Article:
How many times have you heard references in popular culture to Spiderman, Superman, Batman, X-Men, Transformers, and so on and so forth? Now, how many times have you heard references to the BSC? Recently, I disgraced myself in conversation with some fellow improvisers – somehow the BSC came up, and I involuntarily began to regurgitate all of my knowledge of the series. I still remembered each girl’s first and last name, the first and last name of all of her siblings, various baby-sitting charges, who was mad at who and when and why, who cut her hair at which period and what everyone thought about it, who was interested in which guy and when it started and how it ended, what each girl was good at and what she struggled with, who moved where and when, and who moved back and why, how everyone’s parents felt about their various activities, how Stacey’s diabetes worked and each point where it suddenly reared up and ruined her life. And more. I know the Super Specials, I know the Mysteries, I know a few of the Little Sister’s books, I know Logan’s story and Logan’s story II. At some point, I stopped talking, realizing that nobody was with me. And that they were all horrified, and would never look at me in the same way again.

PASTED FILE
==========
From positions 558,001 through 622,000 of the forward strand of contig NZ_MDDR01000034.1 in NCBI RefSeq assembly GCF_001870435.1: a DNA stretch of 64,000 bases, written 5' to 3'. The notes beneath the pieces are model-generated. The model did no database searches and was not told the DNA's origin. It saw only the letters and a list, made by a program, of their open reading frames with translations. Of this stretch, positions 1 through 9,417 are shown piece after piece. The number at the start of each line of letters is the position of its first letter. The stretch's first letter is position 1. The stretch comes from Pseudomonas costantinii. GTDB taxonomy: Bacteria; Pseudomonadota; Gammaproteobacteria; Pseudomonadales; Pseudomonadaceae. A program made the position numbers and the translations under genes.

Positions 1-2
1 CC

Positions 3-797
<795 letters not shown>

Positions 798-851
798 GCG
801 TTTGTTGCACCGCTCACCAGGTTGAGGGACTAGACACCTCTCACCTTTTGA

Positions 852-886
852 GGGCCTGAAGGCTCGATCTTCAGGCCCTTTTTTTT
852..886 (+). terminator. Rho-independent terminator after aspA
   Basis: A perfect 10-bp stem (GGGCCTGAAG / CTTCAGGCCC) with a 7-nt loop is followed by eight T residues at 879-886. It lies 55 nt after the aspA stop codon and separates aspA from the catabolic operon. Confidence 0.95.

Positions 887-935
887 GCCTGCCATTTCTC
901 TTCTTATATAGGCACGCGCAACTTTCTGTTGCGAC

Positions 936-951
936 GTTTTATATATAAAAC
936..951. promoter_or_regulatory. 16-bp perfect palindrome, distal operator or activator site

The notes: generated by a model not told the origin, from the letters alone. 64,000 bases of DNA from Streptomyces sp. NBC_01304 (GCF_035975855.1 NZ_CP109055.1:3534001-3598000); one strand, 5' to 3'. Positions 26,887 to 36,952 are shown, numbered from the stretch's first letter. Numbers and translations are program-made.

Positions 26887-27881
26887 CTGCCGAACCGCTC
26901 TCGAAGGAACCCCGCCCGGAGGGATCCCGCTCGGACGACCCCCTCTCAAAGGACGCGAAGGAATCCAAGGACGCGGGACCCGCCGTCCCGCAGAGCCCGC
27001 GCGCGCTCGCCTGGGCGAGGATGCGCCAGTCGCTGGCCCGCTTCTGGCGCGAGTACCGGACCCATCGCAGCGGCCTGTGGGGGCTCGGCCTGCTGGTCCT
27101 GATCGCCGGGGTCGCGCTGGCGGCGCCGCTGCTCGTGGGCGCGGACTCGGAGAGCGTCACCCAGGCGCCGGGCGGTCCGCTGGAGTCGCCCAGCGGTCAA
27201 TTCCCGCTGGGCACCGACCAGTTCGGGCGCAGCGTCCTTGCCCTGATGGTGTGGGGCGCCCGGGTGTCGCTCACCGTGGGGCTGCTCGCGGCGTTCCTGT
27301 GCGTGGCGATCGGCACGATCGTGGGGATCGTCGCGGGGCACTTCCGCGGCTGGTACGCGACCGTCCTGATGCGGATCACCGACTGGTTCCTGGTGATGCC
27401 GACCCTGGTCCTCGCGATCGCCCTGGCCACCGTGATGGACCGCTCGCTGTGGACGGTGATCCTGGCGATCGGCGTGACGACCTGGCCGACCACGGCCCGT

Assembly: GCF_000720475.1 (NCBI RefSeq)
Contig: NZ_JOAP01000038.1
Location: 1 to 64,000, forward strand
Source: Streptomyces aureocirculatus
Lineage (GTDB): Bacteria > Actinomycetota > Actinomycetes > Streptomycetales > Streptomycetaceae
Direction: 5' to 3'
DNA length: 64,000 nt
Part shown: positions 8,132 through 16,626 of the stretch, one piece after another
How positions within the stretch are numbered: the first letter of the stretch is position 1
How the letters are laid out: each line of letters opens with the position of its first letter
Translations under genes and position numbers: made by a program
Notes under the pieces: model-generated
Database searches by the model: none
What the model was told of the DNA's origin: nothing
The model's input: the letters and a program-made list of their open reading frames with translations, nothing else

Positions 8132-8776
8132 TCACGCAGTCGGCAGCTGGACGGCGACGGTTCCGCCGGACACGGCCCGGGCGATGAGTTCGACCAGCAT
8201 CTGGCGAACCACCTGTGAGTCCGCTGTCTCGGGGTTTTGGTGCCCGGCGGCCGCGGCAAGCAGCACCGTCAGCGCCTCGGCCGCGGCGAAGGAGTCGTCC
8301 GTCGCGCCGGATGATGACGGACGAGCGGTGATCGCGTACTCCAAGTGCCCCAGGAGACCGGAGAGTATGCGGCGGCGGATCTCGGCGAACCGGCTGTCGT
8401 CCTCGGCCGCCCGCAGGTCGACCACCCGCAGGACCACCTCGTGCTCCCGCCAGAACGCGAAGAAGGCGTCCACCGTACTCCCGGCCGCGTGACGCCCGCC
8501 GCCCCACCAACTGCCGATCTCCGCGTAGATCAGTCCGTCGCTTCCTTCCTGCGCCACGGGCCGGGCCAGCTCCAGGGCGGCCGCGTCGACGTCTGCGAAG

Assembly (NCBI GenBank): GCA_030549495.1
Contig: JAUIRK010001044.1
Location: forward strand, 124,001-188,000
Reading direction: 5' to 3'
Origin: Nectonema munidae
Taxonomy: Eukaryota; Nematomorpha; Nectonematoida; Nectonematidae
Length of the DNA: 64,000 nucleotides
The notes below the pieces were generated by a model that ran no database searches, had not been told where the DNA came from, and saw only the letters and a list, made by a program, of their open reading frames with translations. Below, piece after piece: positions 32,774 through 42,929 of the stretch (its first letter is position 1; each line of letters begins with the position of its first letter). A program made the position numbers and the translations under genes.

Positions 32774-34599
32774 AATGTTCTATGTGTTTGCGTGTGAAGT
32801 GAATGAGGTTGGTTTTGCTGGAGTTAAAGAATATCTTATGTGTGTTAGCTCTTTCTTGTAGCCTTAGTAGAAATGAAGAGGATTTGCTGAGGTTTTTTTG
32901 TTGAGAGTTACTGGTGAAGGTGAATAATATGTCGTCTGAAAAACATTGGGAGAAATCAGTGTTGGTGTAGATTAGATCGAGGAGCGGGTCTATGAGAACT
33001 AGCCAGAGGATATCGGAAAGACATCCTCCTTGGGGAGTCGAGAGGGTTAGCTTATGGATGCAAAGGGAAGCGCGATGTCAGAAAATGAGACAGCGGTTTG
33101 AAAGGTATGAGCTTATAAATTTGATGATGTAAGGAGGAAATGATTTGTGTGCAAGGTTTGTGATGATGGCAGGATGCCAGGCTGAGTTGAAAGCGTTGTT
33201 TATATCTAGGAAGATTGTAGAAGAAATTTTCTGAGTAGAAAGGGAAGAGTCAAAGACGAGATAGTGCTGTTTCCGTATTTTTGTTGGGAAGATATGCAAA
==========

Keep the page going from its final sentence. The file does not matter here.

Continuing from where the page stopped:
Well, what can I say? The books were a guilty pleasure. I was a massive dork in my adolescence, but not the kind of dork that’s trendy now. I was not a Rory-Gilmore-smart-dork, reading Pynchon and Chomsky at 12, although relatives were kind enough to pretend that’s the sort of dork I was. But, no. I was a BSC-reading dork. And I knew where I stood: everybody wanted to be Stacey or Claudia, but I was self-aware enough to admit to myself (if not to anyone else) that I was a hot mess combo of the more annoying aspects of Mallory, married to the more boring aspects of Mary Anne, with a soupcon of Dawn-desperately-throwing-herself-at-Lewis thrown in for good measure. I could not aspire to the coolness of Stacey or the funkiness of Claudia, and I was allergic to sports (not that anyone really wanted to be Kristy). Really, my greatest goal was to achieve the sort of generic anonymity of Jessie. Jessie’s biggest problem was that, as Token Black Kid of Stonybrook Middle, she was forced to pal around with Mallory Pike. But for the most part, Jessie managed to stay entirely under the radar, which was what I chiefly craved for the majority of my adolescence. She was black and she was into ballet, and otherwise, there was really nothing to be said about her. Nothing to see here, folks: move along.